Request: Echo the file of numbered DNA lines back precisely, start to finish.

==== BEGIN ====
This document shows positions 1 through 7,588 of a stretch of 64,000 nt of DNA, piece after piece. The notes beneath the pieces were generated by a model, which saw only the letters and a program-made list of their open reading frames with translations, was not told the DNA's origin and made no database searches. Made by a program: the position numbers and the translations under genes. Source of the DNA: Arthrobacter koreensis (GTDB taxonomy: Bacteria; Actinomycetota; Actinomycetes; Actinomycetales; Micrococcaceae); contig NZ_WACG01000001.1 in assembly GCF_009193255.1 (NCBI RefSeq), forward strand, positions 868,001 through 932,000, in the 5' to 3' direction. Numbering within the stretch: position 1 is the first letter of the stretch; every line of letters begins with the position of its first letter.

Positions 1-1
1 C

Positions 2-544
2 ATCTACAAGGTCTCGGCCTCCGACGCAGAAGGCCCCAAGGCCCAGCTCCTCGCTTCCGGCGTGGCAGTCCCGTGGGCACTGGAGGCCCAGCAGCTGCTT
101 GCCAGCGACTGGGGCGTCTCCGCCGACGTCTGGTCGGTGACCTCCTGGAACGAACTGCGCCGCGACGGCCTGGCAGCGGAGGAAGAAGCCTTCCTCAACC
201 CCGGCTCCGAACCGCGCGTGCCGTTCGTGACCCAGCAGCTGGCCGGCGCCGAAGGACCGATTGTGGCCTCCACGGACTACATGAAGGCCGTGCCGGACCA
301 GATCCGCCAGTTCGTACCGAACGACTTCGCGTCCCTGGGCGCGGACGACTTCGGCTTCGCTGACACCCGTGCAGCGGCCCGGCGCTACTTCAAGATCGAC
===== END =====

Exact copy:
This document shows positions 1 through 7,588 of a stretch of 64,000 nt of DNA, piece after piece. The notes beneath the pieces were generated by a model, which saw only the letters and a program-made list of their open reading frames with translations, was not told the DNA's origin and made no database searches. Made by a program: the position numbers and the translations under genes. Source of the DNA: Arthrobacter koreensis (GTDB taxonomy: Bacteria; Actinomycetota; Actinomycetes; Actinomycetales; Micrococcaceae); contig NZ_WACG01000001.1 in assembly GCF_009193255.1 (NCBI RefSeq), forward strand, positions 868,001 through 932,000, in the 5' to 3' direction. Numbering within the stretch: position 1 is the first letter of the stretch; every line of letters begins with the position of its first letter.

Positions 1-1
1 C

Positions 2-544
2 ATCTACAAGGTCTCGGCCTCCGACGCAGAAGGCCCCAAGGCCCAGCTCCTCGCTTCCGGCGTGGCAGTCCCGTGGGCACTGGAGGCCCAGCAGCTGCTT
101 GCCAGCGACTGGGGCGTCTCCGCCGACGTCTGGTCGGTGACCTCCTGGAACGAACTGCGCCGCGACGGCCTGGCAGCGGAGGAAGAAGCCTTCCTCAACC
201 CCGGCTCCGAACCGCGCGTGCCGTTCGTGACCCAGCAGCTGGCCGGCGCCGAAGGACCGATTGTGGCCTCCACGGACTACATGAAGGCCGTGCCGGACCA
301 GATCCGCCAGTTCGTACCGAACGACTTCGCGTCCCTGGGCGCGGACGACTTCGGCTTCGCTGACACCCGTGCAGCGGCCCGGCGCTACTTCAAGATCGAC